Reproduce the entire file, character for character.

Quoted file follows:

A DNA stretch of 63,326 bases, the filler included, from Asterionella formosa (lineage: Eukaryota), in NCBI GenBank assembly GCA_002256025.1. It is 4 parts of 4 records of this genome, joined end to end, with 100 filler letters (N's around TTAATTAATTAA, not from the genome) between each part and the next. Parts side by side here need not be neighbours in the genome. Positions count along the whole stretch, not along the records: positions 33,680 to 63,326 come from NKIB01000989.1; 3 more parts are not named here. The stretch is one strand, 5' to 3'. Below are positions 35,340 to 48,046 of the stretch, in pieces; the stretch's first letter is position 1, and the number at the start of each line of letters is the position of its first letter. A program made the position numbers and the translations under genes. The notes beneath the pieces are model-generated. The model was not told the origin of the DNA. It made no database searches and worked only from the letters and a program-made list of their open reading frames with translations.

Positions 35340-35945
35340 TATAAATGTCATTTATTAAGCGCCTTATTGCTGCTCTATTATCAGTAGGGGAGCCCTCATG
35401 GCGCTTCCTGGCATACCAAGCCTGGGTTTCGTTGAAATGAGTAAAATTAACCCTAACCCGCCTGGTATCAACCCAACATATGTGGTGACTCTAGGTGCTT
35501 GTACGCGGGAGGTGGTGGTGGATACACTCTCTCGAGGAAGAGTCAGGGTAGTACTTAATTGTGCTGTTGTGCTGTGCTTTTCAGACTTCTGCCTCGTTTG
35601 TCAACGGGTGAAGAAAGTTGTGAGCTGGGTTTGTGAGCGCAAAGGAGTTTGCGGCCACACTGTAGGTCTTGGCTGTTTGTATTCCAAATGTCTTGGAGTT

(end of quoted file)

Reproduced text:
A DNA stretch of 63,326 bases, the filler included, from Asterionella formosa (lineage: Eukaryota), in NCBI GenBank assembly GCA_002256025.1. It is 4 parts of 4 records of this genome, joined end to end, with 100 filler letters (N's around TTAATTAATTAA, not from the genome) between each part and the next. Parts side by side here need not be neighbours in the genome. Positions count along the whole stretch, not along the records: positions 33,680 to 63,326 come from NKIB01000989.1; 3 more parts are not named here. The stretch is one strand, 5' to 3'. Below are positions 35,340 to 48,046 of the stretch, in pieces; the stretch's first letter is position 1, and the number at the start of each line of letters is the position of its first letter. A program made the position numbers and the translations under genes. The notes beneath the pieces are model-generated. The model was not told the origin of the DNA. It made no database searches and worked only from the letters and a program-made list of their open reading frames with translations.

Positions 35340-35945
35340 TATAAATGTCATTTATTAAGCGCCTTATTGCTGCTCTATTATCAGTAGGGGAGCCCTCATG
35401 GCGCTTCCTGGCATACCAAGCCTGGGTTTCGTTGAAATGAGTAAAATTAACCCTAACCCGCCTGGTATCAACCCAACATATGTGGTGACTCTAGGTGCTT
35501 GTACGCGGGAGGTGGTGGTGGATACACTCTCTCGAGGAAGAGTCAGGGTAGTACTTAATTGTGCTGTTGTGCTGTGCTTTTCAGACTTCTGCCTCGTTTG
35601 TCAACGGGTGAAGAAAGTTGTGAGCTGGGTTTGTGAGCGCAAAGGAGTTTGCGGCCACACTGTAGGTCTTGGCTGTTTGTATTCCAAATGTCTTGGAGTT